Beautiful vocalizations, rich harmonies, nuanced performances, and a fun, interesting set aside, what I enjoyed most about Saturday's performance of the District Theatre's A New Brain was that the musical felt both familiar and original; it's a fresh take on musical theatre, yet doesn't suggest any unnecessary effort made to reinvent the wheel. With its songs by William Finn and book by Finn and James Lapine, the piece manages to be odd, joyful, irreverent, and silly all at once, but also delivers an overarching sense of hope without being pandering or sugary.
Many of Finn's melodies are stunning, with smart lyrics, and even the weakest of this production's singers still do them justice in emotional (if not always musical) tone. I wasn't surprised to find out, while researching this musical, that it's autobiographical, as the story seems so personal, recounting Finn's experience with arteriovenous malformation and the high-risk craniotomy required to correct the brain issue. Yet despite the heavy subject matter, there's such a bright, sometimes bouncy nature to most of the songs that this isn't an oppressive tale, but rather one of optimism and endurance. And on top of that, it's great to see A New Brain rendered so beautifully by director James Fairchild and his cast.
Bret Churchill takes on the role of Gordon Michael Schwinn, a composer who writes music for a children's show featuring a singing frog named Mr. Bungee (Tom Vaccaro). Churchill nails the sense of commitment to Gordon's craft mixed with frustration as he attempts to finish two songs for his demanding, heartless employer, both at the beginning of the play and later, when he's hospitalized after collapsing at a restaurant. His voice, too, is easy on the ears, with a mature, fine-tuned quality to it, and the only negative was that Churchill's volume was sometimes too low to hear during Saturday's production. Though his characterization of Gordon could use more layers, especially when it comes to his feelings in the face of brain issues and surgery, his sprightly optimism makes Gordon endearing.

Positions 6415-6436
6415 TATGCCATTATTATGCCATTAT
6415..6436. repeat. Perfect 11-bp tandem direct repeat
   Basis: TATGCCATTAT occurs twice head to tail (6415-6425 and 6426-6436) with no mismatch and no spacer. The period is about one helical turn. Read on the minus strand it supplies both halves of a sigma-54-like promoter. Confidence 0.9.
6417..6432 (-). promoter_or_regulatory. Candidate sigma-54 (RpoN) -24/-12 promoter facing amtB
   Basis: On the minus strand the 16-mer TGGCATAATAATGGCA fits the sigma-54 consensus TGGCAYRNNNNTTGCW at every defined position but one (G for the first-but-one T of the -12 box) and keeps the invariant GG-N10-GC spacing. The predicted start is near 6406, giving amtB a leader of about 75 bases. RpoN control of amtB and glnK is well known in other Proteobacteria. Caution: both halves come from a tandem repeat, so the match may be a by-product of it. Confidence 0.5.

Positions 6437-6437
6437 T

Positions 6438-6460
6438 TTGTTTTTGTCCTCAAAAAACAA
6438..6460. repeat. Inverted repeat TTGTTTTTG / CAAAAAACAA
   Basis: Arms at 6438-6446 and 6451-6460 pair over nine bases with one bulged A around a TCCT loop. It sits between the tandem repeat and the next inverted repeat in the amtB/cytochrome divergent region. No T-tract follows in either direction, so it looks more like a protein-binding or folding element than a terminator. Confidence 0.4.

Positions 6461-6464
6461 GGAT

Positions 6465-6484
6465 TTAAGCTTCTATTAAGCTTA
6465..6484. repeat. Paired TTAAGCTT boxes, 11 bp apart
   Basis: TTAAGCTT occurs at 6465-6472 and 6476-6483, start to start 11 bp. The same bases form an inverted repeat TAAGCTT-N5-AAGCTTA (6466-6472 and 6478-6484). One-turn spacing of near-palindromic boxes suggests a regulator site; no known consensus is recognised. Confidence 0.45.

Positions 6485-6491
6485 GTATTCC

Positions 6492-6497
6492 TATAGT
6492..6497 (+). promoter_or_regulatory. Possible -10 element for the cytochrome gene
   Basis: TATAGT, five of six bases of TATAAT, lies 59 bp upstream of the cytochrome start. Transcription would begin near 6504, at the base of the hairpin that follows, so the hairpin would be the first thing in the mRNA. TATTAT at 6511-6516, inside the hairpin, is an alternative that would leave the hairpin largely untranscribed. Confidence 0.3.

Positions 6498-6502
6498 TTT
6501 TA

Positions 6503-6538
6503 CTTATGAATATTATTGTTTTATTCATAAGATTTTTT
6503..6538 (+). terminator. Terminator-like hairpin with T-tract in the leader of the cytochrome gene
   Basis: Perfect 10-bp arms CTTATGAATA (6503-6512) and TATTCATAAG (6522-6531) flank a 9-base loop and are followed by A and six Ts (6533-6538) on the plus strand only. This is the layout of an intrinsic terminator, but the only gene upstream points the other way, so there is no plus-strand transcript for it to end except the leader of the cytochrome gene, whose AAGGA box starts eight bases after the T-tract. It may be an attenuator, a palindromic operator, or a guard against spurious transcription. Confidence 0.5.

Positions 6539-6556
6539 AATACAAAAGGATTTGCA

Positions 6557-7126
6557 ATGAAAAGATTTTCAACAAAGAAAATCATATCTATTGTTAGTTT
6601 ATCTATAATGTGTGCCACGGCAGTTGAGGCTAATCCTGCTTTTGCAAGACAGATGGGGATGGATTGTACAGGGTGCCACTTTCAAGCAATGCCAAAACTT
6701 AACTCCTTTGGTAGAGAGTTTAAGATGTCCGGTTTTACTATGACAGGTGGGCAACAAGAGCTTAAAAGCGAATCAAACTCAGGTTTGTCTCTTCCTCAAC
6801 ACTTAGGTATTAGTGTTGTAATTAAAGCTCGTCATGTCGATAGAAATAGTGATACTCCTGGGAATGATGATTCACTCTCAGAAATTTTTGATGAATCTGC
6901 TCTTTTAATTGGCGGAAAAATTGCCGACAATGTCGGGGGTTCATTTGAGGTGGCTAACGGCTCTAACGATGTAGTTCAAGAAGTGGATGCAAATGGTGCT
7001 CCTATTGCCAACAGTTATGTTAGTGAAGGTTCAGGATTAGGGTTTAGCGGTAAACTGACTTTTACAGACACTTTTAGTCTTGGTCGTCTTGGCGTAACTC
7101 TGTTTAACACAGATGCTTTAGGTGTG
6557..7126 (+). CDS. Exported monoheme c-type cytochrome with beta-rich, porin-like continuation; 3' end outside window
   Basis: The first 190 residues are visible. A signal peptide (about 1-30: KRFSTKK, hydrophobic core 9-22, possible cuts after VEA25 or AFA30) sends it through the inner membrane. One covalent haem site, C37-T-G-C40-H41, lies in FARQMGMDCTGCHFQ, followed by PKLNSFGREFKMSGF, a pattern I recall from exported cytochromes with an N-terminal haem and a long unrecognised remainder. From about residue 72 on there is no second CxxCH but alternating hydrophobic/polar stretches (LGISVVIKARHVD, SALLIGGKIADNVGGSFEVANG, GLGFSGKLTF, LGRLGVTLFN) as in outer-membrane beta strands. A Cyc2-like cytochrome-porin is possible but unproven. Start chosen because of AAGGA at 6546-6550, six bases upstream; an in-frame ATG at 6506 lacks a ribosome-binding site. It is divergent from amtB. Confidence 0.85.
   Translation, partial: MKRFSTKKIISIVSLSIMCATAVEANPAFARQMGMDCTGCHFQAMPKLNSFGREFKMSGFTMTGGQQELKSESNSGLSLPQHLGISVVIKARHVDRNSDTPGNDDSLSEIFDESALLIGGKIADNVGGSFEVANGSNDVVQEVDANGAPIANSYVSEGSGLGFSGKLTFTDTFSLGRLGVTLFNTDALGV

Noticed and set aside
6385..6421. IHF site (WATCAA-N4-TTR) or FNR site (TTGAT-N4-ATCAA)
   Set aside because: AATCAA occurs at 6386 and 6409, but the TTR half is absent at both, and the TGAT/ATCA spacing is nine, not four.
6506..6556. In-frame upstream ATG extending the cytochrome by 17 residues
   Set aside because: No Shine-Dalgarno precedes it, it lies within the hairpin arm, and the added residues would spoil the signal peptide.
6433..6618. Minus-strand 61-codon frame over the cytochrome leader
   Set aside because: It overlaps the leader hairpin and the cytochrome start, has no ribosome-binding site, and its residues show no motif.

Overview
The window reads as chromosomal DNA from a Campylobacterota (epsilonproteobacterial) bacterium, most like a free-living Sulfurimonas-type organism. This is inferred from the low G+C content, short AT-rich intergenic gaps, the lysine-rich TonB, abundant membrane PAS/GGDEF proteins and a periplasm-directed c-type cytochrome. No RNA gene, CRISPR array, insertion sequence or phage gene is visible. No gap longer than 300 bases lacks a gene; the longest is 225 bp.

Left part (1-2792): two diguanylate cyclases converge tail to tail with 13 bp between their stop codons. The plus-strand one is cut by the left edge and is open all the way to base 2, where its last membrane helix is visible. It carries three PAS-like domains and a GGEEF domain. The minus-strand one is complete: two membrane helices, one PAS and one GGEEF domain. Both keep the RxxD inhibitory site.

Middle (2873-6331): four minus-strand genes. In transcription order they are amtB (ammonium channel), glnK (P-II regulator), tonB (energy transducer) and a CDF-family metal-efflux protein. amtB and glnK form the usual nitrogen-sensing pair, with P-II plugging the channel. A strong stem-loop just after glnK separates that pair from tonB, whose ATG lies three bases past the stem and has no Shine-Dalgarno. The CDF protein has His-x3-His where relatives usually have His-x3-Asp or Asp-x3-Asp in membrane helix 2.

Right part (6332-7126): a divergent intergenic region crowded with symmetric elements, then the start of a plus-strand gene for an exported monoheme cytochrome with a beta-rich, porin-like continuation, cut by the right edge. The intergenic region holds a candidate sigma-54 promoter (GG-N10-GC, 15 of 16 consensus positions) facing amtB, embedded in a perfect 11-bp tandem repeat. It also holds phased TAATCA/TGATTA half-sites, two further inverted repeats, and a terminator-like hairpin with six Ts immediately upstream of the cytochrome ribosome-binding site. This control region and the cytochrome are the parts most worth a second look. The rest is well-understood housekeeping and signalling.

I was tickled by Kathryn Martin's waitress, even though the character appears only in an early scene during which Gordon collapses. Her exuberance, accompanied by bows when taking and delivering lunch orders, seems like the quality of an actress who has yet to realize that waiting tables might be her real job for quite a while. While Sara King belts her way through her songs with aplomb, it isn't until her homeless woman Lisa lets loose and dances with weird, hunched-over moves during her big number "Change" that King sells her character - an abrasive beggar who might have some mental issues - as more than one-dimensional. Matt Mercer, though less a traditional singer than an actor who can sing, brings down the house when his "nice nurse" Richard delivers "Eating Myself Up Alive," sung while Gordon is in his coma; Mercer's performs with a soul and abandon beyond his vocal abilities.
Most of the musical's true sadness comes from Kiarri Andrews as Gordon's partner Roger. Not only can he sing exceptionally well, but Andrews' vocals are stirring as he supports his voice with emotion seemingly drawn from deep within his being. Roger's dreaminess is clear in the song "Sailing," in which he admits he'd rather be sailing than having sex, and his love and concern for Gordon drips from Andrews' every moment on-stage. But it's the words "wake up," in the song "Don't Give In," that make Roger's affections most clear. As Gordon lies in a coma, with wacky musical numbers playing out around him, three people tell him to wake up; the first two deliver the line as a gentle command, but Andrews speaks it as a request layered with a longing wish for Gordon to survive and return to him.
I could go on and on about the District Theatre's A New Brain. Tristan Layne Tapscott's scenic design, which looks like the set of a children's television show that probably takes place at a summer camp, supports the cheerfulness of the musical, while the cast's harmonies in the rousing numbers do Finn's compositions justice and then some. Vaccaro balances being a friendly children's-show host and a tyrannical boss without overdoing it, while Nancy Teerlinck will likely be an audience favorite for her cleanliness-loving, book-hating Mimi Schwinn, the rich bitch who is Gordon's mother. This is a production not to be missed, and I can't express my appreciation to the District Theatre deeply enough for the opportunity to experience Finn's touching creation.
A New Brain runs at the District Theatre (1611 Second Avenue, Rock Island) through March 22, and more information and tickets are available by calling (309)235-1654 or visiting DistrictTheatre.com.